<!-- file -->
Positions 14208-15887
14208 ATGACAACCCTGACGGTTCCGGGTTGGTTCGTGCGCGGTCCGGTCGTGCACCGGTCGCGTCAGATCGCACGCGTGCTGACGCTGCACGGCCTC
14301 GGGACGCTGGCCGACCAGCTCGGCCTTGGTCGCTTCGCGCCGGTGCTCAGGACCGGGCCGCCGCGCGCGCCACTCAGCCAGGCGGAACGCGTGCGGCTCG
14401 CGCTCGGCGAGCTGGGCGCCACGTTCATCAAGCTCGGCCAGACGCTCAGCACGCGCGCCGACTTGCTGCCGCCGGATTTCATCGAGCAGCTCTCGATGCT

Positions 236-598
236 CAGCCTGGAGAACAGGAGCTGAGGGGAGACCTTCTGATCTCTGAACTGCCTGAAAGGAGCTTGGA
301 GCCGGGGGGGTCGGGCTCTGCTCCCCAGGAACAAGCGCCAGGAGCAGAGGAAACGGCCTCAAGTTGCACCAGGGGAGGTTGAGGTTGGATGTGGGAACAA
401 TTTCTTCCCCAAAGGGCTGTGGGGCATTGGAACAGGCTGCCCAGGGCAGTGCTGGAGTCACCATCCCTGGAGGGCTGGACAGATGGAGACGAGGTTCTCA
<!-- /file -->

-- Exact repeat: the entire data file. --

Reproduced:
Positions 14208-15887
14208 ATGACAACCCTGACGGTTCCGGGTTGGTTCGTGCGCGGTCCGGTCGTGCACCGGTCGCGTCAGATCGCACGCGTGCTGACGCTGCACGGCCTC
14301 GGGACGCTGGCCGACCAGCTCGGCCTTGGTCGCTTCGCGCCGGTGCTCAGGACCGGGCCGCCGCGCGCGCCACTCAGCCAGGCGGAACGCGTGCGGCTCG
14401 CGCTCGGCGAGCTGGGCGCCACGTTCATCAAGCTCGGCCAGACGCTCAGCACGCGCGCCGACTTGCTGCCGCCGGATTTCATCGAGCAGCTCTCGATGCT

Positions 236-598
236 CAGCCTGGAGAACAGGAGCTGAGGGGAGACCTTCTGATCTCTGAACTGCCTGAAAGGAGCTTGGA
301 GCCGGGGGGGTCGGGCTCTGCTCCCCAGGAACAAGCGCCAGGAGCAGAGGAAACGGCCTCAAGTTGCACCAGGGGAGGTTGAGGTTGGATGTGGGAACAA
401 TTTCTTCCCCAAAGGGCTGTGGGGCATTGGAACAGGCTGCCCAGGGCAGTGCTGGAGTCACCATCCCTGGAGGGCTGGACAGATGGAGACGAGGTTCTCA